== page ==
In this age of activism, let our advocacy not be limited to the halls of Congress & the Twitter feeds of our Cheeto-toned president. Recently, I decided to be that cranky old lady who writes a letter to my local grocery store, the downtown Cleveland Heinen's (which is, by the way, the prettiest grocery store you've ever seen). I wrote:
To whom it concerns at Heinen's,I was pleasantly surprised to hear from Heinen's customer relations representative less than a week after writing:
Each year during the week-long Jewish holiday of Passover, Jews around the world cut from their diets all products made from wheat, barley, rye, oats, and spelt. During this time, the only bread we may eat is unleavened bread, commonly known as matzah.
Last year, the Heinen's in downtown Cleveland - the only grocery store in the city's center - did not carry matzah. In fact, when I entered the store to inquire about the product, three separate employees looked at me as though I'd grown three heads, & when I tweeted to @Heinens to ask, I was told, "...we have a limited kosher offering downtown due to space constraints." The downtown Heinens did, however, find room on its shelves for non-kosher-for-Passover matzah, which, incidentally, cannot be consumed during the holiday of Passover - the only time of year that most Jews would ever need or want to eat matzah.
I can certainly understand that space is typically limited in your small store for kosher foods that are, during most times of the year, only consumed by a fraction of the American Jewish population. Passover, however, is the most celebrated Jewish holiday in North America, even by secular Jews who don't keep kosher. As of 2012, there were an estimated 80,800 Jewish people in the Greater Cleveland area.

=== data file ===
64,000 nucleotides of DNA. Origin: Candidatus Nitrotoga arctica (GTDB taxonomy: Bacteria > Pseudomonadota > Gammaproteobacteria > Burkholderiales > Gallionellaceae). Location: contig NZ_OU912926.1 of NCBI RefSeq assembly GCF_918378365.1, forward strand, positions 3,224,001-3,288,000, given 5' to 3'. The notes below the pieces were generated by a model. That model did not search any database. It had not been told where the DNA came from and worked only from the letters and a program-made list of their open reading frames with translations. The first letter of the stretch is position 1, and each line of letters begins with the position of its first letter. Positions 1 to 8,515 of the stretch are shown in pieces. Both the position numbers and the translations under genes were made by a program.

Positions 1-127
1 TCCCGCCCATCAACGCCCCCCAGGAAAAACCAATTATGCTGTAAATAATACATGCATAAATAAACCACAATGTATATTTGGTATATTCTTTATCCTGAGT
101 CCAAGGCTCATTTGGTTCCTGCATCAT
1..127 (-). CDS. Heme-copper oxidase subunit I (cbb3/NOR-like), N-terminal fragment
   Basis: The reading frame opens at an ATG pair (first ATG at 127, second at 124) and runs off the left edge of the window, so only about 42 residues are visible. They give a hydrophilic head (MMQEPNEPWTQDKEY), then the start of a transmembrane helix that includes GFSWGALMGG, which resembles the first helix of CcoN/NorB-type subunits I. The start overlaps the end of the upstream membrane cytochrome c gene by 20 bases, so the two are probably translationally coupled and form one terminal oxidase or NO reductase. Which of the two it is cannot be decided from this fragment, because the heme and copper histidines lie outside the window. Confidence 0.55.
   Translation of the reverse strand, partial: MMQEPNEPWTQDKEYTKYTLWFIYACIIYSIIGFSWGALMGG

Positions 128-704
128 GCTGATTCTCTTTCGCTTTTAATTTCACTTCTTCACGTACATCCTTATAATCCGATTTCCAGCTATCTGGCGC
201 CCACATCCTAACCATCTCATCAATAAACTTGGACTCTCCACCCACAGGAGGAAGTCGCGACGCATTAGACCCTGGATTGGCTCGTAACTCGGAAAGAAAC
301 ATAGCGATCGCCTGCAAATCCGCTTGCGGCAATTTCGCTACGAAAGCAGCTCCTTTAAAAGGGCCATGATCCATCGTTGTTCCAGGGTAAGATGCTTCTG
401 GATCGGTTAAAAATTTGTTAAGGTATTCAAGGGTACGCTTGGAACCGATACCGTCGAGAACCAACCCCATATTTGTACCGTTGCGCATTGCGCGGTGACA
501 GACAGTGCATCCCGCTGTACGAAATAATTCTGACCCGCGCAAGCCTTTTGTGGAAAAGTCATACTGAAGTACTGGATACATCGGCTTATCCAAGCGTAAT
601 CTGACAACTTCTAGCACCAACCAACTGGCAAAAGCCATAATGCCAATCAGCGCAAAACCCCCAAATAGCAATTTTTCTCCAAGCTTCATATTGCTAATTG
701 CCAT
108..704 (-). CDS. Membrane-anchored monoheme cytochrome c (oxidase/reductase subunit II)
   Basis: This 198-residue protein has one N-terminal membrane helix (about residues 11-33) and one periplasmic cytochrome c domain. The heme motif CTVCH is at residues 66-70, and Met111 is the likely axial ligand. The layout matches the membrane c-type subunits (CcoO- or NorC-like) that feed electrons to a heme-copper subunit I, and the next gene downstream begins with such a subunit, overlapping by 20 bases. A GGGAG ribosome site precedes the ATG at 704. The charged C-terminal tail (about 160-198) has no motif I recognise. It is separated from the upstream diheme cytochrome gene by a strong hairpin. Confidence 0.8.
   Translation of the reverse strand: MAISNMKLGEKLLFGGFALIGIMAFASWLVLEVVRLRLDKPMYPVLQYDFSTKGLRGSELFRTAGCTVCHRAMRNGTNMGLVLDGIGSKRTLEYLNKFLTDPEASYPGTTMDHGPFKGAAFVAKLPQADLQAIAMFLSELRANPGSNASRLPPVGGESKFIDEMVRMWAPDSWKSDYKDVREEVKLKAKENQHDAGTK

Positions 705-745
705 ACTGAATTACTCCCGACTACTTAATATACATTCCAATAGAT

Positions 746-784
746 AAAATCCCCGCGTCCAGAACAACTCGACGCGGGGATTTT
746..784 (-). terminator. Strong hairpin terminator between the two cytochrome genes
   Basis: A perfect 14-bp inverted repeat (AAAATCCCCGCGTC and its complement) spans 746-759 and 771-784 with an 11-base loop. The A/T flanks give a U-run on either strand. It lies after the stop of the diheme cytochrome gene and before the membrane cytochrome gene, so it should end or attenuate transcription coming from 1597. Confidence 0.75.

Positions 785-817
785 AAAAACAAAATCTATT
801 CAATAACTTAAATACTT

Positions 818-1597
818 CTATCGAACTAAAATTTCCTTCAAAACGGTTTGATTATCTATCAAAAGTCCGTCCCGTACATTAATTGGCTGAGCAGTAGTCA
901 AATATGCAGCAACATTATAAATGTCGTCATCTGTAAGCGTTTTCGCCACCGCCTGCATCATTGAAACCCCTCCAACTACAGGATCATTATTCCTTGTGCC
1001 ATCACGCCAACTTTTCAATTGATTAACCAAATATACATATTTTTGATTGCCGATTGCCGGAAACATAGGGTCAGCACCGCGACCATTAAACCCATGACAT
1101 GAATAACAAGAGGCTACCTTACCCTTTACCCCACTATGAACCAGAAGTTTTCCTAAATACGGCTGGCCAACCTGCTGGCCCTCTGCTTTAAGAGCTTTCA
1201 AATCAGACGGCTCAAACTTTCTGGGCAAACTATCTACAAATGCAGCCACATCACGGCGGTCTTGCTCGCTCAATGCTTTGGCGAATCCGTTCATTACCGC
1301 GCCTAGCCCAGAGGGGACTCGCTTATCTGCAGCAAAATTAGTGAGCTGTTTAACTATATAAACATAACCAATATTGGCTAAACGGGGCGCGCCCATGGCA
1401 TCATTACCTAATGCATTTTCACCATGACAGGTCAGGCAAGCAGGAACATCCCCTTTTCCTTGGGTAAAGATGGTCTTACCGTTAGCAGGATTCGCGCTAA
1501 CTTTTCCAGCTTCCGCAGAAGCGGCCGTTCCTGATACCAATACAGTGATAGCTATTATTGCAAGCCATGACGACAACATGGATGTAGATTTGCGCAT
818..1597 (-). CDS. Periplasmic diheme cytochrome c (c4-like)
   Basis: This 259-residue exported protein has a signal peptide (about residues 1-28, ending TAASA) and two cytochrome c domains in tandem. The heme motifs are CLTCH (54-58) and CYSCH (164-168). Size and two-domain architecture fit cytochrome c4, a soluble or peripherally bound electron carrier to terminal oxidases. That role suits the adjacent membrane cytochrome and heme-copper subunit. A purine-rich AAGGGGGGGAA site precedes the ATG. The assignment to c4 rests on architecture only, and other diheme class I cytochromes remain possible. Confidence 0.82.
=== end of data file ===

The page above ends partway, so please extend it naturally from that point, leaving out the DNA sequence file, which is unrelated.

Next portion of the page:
Twenty-seven percent live in the Cleveland Heights area - but that leaves 73% of Cleveland's Jewish population to reside elsewhere, & surely a great many of us live or work on the west side & in the downtown area.
I find it unacceptable that, as downtown's only grocery store - & a high-end one, at that - that Heinen's has made the conscious decision not to carry kosher-for-Passover matzah during the Passover season (which this years runs from April 10-18). Cleveland has one of the biggest Jewish populations in the U.S., & we're not restricted to the East Side. It's troubling that a west side Jew should have to travel upwards of half an hour to Pepper Pike or University Heights to find the one food vital to celebration of the most widely celebrated Jewish holiday, rather than being able to purchase it at the singular grocery store in the city center.
As Passover approaches, I hope the downtown Heinen's will reconsider last year's decision not to carry kosher-for-Passover matzah during this important holiday. Thanks for your consideration.
Thank you for taking time to share your comments about the lack of matzah and Passover products at our Downtown store last year.Congress may not be listening, but at least my grocery store is. Thanks, Heinen's!
We apologize to you for the inconvenience and frustration this caused you and any other customers. We did order these products last year, but we didn’t anticipate it selling out so quickly. I have shared your email with the team of buyers and the Downtown store management team and they will be making adjustments to the ordering for this Passover. Again, our sincerest apologies to you.